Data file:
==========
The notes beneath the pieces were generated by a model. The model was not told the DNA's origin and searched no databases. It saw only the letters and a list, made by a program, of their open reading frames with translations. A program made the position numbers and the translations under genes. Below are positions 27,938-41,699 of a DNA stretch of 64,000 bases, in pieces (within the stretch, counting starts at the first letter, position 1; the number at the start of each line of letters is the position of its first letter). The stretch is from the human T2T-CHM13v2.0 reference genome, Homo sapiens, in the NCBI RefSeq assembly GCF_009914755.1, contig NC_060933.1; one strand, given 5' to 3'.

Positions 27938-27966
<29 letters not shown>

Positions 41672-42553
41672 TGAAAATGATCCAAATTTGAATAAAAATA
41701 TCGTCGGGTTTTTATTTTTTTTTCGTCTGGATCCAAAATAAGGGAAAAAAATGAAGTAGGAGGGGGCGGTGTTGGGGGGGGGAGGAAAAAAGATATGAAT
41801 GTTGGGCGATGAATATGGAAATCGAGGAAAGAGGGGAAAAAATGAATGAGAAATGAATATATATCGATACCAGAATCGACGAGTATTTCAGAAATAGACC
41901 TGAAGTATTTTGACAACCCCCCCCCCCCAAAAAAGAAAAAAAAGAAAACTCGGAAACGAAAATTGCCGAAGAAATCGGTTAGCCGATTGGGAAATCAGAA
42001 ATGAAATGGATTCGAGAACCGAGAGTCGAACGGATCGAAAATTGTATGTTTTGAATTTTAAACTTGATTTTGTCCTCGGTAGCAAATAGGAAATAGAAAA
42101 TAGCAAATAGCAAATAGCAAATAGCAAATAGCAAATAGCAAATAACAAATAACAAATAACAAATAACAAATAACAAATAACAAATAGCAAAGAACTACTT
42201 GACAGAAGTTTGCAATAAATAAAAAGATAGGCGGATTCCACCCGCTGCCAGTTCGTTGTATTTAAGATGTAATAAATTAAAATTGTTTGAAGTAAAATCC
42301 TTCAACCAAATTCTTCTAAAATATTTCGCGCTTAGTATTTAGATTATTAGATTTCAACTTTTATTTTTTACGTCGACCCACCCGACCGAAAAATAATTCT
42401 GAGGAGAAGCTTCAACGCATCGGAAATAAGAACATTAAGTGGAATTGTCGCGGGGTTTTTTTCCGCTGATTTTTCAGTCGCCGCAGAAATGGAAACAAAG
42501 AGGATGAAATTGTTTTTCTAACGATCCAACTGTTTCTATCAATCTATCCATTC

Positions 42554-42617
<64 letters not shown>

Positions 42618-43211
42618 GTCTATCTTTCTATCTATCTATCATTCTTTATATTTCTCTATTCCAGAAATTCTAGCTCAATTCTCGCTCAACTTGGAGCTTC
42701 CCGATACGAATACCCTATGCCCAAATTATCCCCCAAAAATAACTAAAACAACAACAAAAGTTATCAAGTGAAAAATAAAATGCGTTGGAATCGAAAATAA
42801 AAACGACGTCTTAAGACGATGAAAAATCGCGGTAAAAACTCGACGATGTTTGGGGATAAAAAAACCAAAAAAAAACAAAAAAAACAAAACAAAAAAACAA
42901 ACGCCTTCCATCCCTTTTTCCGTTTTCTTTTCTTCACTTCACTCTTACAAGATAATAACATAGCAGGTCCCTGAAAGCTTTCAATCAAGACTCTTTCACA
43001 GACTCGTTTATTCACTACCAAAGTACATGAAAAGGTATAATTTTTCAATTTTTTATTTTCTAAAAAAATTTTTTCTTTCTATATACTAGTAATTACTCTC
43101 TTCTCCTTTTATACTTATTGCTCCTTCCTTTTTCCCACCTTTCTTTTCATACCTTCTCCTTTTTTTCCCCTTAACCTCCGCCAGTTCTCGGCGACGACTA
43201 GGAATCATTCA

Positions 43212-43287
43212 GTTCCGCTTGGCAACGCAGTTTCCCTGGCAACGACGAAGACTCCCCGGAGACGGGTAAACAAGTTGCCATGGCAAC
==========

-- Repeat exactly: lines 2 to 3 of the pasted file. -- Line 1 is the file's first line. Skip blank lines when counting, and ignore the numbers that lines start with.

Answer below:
Positions 27938-27966
<29 letters not shown>